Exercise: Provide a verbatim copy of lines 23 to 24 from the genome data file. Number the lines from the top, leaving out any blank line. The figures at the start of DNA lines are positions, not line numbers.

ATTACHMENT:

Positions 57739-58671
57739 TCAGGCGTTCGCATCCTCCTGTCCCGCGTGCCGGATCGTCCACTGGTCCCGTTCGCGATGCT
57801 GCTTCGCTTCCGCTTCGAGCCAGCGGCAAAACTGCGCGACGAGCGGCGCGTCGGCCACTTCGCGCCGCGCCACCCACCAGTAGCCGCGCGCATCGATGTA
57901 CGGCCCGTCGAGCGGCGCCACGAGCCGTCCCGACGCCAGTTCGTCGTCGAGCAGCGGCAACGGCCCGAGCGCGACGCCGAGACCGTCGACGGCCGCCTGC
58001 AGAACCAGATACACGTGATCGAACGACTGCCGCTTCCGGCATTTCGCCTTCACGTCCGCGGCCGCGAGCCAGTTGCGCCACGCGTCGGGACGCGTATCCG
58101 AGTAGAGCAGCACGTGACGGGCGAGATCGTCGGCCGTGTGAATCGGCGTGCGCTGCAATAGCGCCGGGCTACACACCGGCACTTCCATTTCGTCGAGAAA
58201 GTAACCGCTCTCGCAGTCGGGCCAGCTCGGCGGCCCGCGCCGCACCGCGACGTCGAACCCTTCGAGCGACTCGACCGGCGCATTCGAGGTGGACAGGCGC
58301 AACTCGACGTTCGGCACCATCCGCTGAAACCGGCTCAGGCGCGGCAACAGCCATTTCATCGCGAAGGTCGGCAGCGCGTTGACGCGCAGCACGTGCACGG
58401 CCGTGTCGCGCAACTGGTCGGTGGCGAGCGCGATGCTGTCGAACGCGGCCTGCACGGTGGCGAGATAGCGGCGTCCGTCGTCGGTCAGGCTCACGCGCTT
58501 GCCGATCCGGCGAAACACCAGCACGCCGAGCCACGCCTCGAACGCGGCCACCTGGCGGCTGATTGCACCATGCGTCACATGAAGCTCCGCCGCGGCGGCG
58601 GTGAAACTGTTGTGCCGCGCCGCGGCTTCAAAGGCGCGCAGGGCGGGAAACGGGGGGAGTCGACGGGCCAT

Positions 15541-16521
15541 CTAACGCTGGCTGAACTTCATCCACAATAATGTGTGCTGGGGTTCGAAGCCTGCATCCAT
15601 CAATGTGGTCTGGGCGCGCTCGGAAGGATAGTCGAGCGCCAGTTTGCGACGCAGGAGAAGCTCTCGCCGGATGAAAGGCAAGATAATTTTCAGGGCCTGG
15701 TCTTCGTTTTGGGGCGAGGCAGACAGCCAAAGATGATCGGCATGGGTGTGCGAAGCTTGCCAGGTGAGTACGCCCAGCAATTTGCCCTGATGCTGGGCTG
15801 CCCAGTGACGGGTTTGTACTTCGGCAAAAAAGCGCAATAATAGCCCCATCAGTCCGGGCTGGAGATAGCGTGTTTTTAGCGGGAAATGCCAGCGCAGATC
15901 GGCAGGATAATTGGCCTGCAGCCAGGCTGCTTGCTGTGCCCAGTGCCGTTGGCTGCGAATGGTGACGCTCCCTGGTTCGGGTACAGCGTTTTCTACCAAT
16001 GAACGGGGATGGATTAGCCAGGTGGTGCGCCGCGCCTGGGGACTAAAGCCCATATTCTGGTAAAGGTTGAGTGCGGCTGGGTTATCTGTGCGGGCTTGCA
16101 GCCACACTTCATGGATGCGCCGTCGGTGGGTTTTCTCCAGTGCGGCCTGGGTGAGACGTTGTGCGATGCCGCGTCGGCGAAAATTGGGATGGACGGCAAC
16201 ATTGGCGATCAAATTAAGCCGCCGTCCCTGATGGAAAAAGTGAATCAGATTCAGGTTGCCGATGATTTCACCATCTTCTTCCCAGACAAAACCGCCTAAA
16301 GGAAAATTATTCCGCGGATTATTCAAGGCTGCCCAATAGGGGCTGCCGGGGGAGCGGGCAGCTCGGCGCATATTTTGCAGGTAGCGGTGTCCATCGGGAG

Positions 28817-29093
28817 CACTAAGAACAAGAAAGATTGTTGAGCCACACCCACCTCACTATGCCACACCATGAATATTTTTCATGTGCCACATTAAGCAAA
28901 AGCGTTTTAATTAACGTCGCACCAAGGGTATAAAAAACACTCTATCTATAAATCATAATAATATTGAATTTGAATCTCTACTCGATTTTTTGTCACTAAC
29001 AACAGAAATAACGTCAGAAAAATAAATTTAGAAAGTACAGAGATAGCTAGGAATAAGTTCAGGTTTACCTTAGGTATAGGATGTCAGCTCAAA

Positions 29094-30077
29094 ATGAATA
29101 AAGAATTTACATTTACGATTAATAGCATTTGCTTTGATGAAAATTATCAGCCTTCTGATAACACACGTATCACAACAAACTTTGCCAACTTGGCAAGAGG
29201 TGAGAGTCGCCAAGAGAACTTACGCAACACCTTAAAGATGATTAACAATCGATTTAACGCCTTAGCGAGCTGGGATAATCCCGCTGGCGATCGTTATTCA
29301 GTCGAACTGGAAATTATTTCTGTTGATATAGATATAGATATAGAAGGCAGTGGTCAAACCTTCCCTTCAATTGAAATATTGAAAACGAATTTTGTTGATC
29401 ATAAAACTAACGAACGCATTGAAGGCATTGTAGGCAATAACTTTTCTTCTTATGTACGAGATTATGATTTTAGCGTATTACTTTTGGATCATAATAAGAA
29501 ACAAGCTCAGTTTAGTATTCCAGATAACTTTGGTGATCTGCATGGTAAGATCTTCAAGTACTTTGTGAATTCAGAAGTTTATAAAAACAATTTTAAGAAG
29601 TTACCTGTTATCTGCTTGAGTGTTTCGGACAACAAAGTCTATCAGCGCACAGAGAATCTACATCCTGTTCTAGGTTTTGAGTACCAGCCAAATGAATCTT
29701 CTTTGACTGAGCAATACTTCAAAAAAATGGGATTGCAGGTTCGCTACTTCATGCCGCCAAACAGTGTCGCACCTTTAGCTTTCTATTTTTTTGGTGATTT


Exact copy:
28817 CACTAAGAACAAGAAAGATTGTTGAGCCACACCCACCTCACTATGCCACACCATGAATATTTTTCATGTGCCACATTAAGCAAA
28901 AGCGTTTTAATTAACGTCGCACCAAGGGTATAAAAAACACTCTATCTATAAATCATAATAATATTGAATTTGAATCTCTACTCGATTTTTTGTCACTAAC